Both states will be allowed higher total emissions in 2030, which raises questions about whether they will join an interstate trading scheme that would allow them to capitalize on their surplus or whether they will sit on those emissions allowances for the good of the planet. Both states have already adopted nonbinding greenhouse gas reduction targets.
"We know that there will be a lot of pressure from our utilities and some of the customers to in effect trade that away in return for easing pressure on some of our coal-by-wire supplier states," said Duncan, referring to states like Montana and Wyoming. But those excess credits could also leverage more renewable energy production in those supplier states, he said, shifting the West's portfolio further away from coal use.
Opportunities for trading in Appalachia, meanwhile, have reversed.
Kentucky's Energy and Environment Cabinet believed the state could have met the original requirement mainly with shifts to natural gas that were already planned.
But along came the final rule, which Secretary Peters said is a whole different genre from the draft his agency was preparing to accommodate during the last 14 months. His staff was preparing a blueprint it called an "80 percent plan" to hand off to the next administration; Gov. Steve Beshear (D) departs from office at the end of this year. And while Peters said he still thinks it will be better for Kentucky to formulate his own state plan, he said he was unsure whether the new, tougher standard will fuel calls by many in the state's power elite that it should "just say no" to implementation.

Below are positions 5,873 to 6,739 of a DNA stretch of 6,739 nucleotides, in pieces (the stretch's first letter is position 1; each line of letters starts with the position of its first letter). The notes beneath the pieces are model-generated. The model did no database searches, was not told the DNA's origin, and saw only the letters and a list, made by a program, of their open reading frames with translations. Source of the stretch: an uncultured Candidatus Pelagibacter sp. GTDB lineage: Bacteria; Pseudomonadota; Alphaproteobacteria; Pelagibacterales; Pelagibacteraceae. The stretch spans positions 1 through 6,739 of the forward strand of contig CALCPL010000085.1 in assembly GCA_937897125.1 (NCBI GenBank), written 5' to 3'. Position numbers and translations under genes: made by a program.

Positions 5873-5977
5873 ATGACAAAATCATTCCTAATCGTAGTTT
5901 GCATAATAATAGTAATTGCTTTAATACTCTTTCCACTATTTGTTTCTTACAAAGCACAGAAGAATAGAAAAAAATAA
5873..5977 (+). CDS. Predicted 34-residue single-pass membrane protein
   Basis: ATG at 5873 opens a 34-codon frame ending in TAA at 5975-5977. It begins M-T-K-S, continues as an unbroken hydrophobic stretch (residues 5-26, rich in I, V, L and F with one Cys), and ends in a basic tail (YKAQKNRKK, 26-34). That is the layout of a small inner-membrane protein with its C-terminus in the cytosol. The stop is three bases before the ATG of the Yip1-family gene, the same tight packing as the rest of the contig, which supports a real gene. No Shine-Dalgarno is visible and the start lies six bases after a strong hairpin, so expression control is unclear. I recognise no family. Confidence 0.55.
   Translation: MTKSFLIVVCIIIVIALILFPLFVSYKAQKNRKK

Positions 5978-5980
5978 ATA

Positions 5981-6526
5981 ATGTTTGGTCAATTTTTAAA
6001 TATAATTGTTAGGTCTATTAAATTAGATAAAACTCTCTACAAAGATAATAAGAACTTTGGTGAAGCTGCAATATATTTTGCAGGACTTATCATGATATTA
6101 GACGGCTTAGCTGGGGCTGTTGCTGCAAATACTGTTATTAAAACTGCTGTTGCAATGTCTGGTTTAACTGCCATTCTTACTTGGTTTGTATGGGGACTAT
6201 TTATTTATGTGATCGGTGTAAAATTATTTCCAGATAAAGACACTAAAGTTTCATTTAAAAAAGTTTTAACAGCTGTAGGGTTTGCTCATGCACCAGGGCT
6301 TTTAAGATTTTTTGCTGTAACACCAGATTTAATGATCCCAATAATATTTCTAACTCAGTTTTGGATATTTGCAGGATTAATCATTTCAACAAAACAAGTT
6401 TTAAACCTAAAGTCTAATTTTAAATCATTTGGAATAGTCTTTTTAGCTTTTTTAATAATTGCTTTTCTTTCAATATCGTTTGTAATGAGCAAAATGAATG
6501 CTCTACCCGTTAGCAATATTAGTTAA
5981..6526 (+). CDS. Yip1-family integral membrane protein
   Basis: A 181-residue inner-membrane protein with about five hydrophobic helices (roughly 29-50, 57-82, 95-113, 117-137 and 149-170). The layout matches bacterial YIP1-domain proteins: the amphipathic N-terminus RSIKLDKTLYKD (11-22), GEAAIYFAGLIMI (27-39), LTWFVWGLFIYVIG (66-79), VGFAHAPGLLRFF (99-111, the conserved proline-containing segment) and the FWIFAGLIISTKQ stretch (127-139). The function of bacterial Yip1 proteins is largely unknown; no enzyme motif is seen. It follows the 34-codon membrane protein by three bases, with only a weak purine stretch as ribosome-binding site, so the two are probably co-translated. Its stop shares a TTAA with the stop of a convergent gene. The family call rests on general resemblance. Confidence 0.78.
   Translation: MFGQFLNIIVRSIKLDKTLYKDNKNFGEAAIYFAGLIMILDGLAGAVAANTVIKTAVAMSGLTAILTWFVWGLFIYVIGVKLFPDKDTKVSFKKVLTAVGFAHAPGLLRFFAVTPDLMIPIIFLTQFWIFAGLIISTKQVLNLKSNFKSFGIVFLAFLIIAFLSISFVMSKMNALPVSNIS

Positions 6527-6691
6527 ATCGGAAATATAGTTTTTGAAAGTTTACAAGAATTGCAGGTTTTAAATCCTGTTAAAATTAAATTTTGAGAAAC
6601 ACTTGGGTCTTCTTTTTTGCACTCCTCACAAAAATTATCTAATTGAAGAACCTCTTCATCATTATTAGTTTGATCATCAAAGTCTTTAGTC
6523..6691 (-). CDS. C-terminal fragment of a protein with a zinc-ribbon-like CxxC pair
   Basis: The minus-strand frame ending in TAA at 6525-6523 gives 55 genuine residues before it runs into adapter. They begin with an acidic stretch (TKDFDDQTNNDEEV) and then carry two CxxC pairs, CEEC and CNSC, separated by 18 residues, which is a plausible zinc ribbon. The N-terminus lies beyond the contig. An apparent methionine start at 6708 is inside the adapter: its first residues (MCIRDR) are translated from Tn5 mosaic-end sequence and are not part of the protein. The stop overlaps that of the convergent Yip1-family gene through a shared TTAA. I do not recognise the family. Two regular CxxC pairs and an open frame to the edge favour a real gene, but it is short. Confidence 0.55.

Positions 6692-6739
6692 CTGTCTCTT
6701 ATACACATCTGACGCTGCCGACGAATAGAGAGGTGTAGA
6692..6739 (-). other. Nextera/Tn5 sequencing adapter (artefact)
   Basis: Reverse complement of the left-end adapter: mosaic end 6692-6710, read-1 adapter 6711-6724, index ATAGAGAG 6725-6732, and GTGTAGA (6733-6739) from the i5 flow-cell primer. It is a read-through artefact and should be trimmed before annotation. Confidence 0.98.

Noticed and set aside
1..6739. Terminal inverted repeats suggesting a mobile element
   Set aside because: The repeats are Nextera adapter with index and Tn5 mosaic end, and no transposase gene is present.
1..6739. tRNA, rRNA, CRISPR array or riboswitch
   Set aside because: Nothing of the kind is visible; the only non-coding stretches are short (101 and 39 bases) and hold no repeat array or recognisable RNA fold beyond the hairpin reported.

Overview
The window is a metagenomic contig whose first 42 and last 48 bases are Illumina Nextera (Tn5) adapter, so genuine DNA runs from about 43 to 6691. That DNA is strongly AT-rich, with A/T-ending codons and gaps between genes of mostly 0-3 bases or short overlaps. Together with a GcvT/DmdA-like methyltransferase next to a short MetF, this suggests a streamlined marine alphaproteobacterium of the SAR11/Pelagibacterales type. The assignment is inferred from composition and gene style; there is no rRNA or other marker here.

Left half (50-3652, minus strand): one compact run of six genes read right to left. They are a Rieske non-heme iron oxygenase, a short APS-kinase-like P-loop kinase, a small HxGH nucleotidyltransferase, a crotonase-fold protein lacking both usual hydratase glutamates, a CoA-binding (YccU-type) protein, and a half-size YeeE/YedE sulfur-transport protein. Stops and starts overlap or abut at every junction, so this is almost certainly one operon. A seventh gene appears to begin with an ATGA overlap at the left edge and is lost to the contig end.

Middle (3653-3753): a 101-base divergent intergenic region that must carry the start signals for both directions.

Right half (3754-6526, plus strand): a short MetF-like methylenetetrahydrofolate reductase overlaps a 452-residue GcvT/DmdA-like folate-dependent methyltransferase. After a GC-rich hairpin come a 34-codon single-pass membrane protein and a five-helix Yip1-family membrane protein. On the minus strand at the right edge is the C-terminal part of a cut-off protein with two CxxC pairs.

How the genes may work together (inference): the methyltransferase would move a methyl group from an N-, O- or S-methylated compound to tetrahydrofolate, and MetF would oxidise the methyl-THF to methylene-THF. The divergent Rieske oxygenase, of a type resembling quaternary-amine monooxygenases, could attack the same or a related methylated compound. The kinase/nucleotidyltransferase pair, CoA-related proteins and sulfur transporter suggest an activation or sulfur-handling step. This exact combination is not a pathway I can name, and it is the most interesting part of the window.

Peters noted that thriving manufacturing sectors in Kentucky, the Rust Belt and the South could suffer if higher electricity rates drive aluminum and auto companies overseas in search of cheaper operating costs.
West Virginia is in the same boat. Fred Durham, who heads the Division of Air Quality of West Virginia's Department of Environmental Protection, said the change in responsibility surprised him. "None of this was disclosed beforehand," Durham said.
Durham notes that one of the main pieces of feedback EPA received on the draft was that the interim compliance period would phase in too swiftly, creating a regulatory "cliff" that would force the premature shutdown of fossil fuels plants as states scrambled to comply.
EPA responded by pushing the start of the interim compliance period back two years to 2022, but Durham said West Virginia's "cliff" got steeper. The Mountain State must now drop its emissions to an average of 1,534 pounds of CO2/MWh between 2022 and 2030, while the draft rule would have allowed emissions to be averaged at 1,748 pounds of CO2/MWh from 2020 to 2030 -- a level that would have compelled far less drastic changes.
"That two years really doesn't seem to buy us much," Durham said. Other states, meanwhile, have said they're happier with their new interim goals.
Virginia is in a much stronger position under the final rule, not just because of its comparatively easier emissions rate goal, but because it will be allowed to emit more tons of carbon per year by 2030. Virginia can grow its mass CO2 emissions to almost 70,000 more short tons per year -- making it one of the region's potential sources of allowances.
Reporters Evan Lehmann, Mike Lee and Krysti Shallenberger contributed.